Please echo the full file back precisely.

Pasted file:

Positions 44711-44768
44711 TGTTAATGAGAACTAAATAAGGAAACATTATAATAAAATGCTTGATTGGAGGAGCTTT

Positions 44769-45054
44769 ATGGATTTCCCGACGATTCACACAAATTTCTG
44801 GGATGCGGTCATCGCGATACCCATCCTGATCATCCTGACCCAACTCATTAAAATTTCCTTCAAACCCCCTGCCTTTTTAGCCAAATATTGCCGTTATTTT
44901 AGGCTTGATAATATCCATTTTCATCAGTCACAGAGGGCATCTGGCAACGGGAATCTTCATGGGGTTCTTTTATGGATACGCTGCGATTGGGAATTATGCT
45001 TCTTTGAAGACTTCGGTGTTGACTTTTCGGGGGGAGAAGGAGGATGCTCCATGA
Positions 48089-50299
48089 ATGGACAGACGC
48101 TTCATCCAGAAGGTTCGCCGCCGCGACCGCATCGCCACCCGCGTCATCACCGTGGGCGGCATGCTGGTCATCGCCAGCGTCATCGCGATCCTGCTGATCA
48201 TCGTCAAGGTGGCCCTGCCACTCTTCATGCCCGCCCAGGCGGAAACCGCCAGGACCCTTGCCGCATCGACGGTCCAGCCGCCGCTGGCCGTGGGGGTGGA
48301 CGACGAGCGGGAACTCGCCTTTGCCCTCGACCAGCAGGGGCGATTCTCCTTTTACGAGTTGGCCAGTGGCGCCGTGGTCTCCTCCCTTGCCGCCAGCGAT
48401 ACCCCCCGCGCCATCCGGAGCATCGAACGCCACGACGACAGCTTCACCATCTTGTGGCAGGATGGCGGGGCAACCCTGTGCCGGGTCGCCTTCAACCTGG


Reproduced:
Positions 44711-44768
44711 TGTTAATGAGAACTAAATAAGGAAACATTATAATAAAATGCTTGATTGGAGGAGCTTT

Positions 44769-45054
44769 ATGGATTTCCCGACGATTCACACAAATTTCTG
44801 GGATGCGGTCATCGCGATACCCATCCTGATCATCCTGACCCAACTCATTAAAATTTCCTTCAAACCCCCTGCCTTTTTAGCCAAATATTGCCGTTATTTT
44901 AGGCTTGATAATATCCATTTTCATCAGTCACAGAGGGCATCTGGCAACGGGAATCTTCATGGGGTTCTTTTATGGATACGCTGCGATTGGGAATTATGCT
45001 TCTTTGAAGACTTCGGTGTTGACTTTTCGGGGGGAGAAGGAGGATGCTCCATGA
Positions 48089-50299
48089 ATGGACAGACGC
48101 TTCATCCAGAAGGTTCGCCGCCGCGACCGCATCGCCACCCGCGTCATCACCGTGGGCGGCATGCTGGTCATCGCCAGCGTCATCGCGATCCTGCTGATCA
48201 TCGTCAAGGTGGCCCTGCCACTCTTCATGCCCGCCCAGGCGGAAACCGCCAGGACCCTTGCCGCATCGACGGTCCAGCCGCCGCTGGCCGTGGGGGTGGA
48301 CGACGAGCGGGAACTCGCCTTTGCCCTCGACCAGCAGGGGCGATTCTCCTTTTACGAGTTGGCCAGTGGCGCCGTGGTCTCCTCCCTTGCCGCCAGCGAT
48401 ACCCCCCGCGCCATCCGGAGCATCGAACGCCACGACGACAGCTTCACCATCTTGTGGCAGGATGGCGGGGCAACCCTGTGCCGGGTCGCCTTCAACCTGG